If I started listing my favorite characters in the series, I’d be doing it all day. Suffice it to say that the main characters in Bell Mountain are still around, twelve books later (No. 13, The Wind from Heaven, is not yet in production): Jack and Ellayne, the children who must climb the mountain and ring the bell placed there in ancient times by King Ozias; their protector, Wytt, a squirrel-sized, manlike creature; the assassin, Martis; the hermit, Obst; and Helki, the wild man of Lintum Forest.
Now, if you’d like to read these books, they’re very easy to obtain. Just click “Books.” You can order them right here from amazon.com, Barnes & Noble, or directly from the publisher, Storehouse Press.
Yesterday we got a Christmas card from the Rushdoony family, featuring a group photo of the whole family. And there in the back row was the little boy whose father used to read Bell Mountain to him. Yup, there he was with a beard and mustache, now a man.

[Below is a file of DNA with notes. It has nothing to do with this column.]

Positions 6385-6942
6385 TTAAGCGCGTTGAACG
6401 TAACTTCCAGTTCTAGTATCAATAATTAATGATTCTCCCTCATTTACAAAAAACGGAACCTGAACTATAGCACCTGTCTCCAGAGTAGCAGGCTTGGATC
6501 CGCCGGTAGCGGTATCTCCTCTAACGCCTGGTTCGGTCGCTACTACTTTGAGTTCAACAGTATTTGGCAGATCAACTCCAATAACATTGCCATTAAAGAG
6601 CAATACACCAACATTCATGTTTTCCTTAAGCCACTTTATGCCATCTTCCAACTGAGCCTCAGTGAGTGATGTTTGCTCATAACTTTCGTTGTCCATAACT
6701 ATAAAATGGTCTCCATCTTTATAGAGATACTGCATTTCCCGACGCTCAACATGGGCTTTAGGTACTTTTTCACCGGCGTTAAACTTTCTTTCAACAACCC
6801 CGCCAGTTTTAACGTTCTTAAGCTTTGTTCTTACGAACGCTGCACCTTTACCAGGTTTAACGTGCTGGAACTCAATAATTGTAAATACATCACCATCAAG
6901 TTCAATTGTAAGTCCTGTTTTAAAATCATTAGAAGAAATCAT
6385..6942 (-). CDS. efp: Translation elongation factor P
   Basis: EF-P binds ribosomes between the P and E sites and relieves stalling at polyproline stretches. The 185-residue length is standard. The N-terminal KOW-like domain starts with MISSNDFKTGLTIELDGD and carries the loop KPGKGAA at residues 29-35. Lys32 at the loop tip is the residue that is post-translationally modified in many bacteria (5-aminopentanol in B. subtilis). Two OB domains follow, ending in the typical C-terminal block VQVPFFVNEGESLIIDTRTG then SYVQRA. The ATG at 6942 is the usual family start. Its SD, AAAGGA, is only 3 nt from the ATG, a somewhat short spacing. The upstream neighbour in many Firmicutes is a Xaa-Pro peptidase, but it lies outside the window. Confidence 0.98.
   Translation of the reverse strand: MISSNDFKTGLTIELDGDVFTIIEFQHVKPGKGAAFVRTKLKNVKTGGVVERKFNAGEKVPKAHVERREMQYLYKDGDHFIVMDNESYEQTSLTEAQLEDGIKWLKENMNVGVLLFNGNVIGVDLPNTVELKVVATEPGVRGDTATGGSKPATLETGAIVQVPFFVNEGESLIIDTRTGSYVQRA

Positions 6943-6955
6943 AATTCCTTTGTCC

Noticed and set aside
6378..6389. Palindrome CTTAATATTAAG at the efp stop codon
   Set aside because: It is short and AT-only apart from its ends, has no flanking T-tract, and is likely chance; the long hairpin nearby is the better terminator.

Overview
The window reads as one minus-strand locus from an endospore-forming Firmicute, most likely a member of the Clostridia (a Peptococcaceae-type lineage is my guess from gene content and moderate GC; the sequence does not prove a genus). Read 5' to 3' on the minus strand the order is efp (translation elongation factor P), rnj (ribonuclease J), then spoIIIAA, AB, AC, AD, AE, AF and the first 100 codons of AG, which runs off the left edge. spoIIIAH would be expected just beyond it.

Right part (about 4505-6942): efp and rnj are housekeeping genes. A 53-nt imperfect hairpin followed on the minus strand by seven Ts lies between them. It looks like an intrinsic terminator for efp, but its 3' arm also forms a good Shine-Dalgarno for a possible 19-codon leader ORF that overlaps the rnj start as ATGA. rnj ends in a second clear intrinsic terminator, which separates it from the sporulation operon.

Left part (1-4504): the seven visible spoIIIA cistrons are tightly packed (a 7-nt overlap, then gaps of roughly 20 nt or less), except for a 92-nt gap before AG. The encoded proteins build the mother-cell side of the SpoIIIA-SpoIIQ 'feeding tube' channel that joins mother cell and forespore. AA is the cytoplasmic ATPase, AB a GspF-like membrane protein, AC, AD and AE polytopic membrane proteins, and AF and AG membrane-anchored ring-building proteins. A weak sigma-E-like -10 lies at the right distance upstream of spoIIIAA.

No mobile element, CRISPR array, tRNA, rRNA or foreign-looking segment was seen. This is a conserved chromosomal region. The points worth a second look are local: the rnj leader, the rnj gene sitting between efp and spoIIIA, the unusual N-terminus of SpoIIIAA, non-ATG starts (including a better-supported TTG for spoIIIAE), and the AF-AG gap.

Good grief! Has that much time gone by? And where did it go, who has it now? Can I get it back?
I wonder if the boy, now a man, still likes my books. It’s been my experience that the books you liked best as a child, you’ll still like as an adult. Maybe that’s just because I, at ten years old, had impeccable taste in literature. Or is it that I liked those books because they were just plain good?
I wonder if the boy, now a man, will someday read Bell Mountain to his children.
Sorry, but I’ve had it up to here with the nooze and I’d just as soon take a break from it this weekend. Give me an axolotl instead.
I mean, really! I’ve just spent time on a couple of different nooze sites and it’s all the same: impeachment, let’s abort all babies with Down’s Syndrome, let’s abort all “binary pronouns,” and let’s have a national food fight over “reparations”–punishing people for something that other people did 200 years ago. And on and on. What a dreary landscape!